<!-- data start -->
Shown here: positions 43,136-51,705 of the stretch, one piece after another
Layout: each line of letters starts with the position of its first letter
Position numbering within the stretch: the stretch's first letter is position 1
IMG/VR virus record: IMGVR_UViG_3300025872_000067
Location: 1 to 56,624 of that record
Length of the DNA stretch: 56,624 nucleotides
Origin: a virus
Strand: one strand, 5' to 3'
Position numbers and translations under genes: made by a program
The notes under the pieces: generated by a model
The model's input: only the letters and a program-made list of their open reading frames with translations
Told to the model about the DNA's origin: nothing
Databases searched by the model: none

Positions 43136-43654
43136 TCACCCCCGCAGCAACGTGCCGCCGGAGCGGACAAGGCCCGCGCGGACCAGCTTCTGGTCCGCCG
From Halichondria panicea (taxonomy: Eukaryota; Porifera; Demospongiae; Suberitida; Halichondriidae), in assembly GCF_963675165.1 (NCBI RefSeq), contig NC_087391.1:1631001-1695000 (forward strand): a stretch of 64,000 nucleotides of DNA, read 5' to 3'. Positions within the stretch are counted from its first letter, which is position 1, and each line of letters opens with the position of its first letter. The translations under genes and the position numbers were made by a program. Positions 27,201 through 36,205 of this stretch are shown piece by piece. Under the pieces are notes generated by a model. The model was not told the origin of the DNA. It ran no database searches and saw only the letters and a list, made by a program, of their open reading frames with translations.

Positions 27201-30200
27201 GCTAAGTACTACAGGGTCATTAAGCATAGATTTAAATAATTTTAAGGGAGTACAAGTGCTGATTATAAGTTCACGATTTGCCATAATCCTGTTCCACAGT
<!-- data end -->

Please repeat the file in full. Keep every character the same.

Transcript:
Shown here: positions 43,136-51,705 of the stretch, one piece after another
Layout: each line of letters starts with the position of its first letter
Position numbering within the stretch: the stretch's first letter is position 1
IMG/VR virus record: IMGVR_UViG_3300025872_000067
Location: 1 to 56,624 of that record
Length of the DNA stretch: 56,624 nucleotides
Origin: a virus
Strand: one strand, 5' to 3'
Position numbers and translations under genes: made by a program
The notes under the pieces: generated by a model
The model's input: only the letters and a program-made list of their open reading frames with translations
Told to the model about the DNA's origin: nothing
Databases searched by the model: none

Positions 43136-43654
43136 TCACCCCCGCAGCAACGTGCCGCCGGAGCGGACAAGGCCCGCGCGGACCAGCTTCTGGTCCGCCG
From Halichondria panicea (taxonomy: Eukaryota; Porifera; Demospongiae; Suberitida; Halichondriidae), in assembly GCF_963675165.1 (NCBI RefSeq), contig NC_087391.1:1631001-1695000 (forward strand): a stretch of 64,000 nucleotides of DNA, read 5' to 3'. Positions within the stretch are counted from its first letter, which is position 1, and each line of letters opens with the position of its first letter. The translations under genes and the position numbers were made by a program. Positions 27,201 through 36,205 of this stretch are shown piece by piece. Under the pieces are notes generated by a model. The model was not told the origin of the DNA. It ran no database searches and saw only the letters and a list, made by a program, of their open reading frames with translations.

Positions 27201-30200
27201 GCTAAGTACTACAGGGTCATTAAGCATAGATTTAAATAATTTTAAGGGAGTACAAGTGCTGATTATAAGTTCACGATTTGCCATAATCCTGTTCCACAGT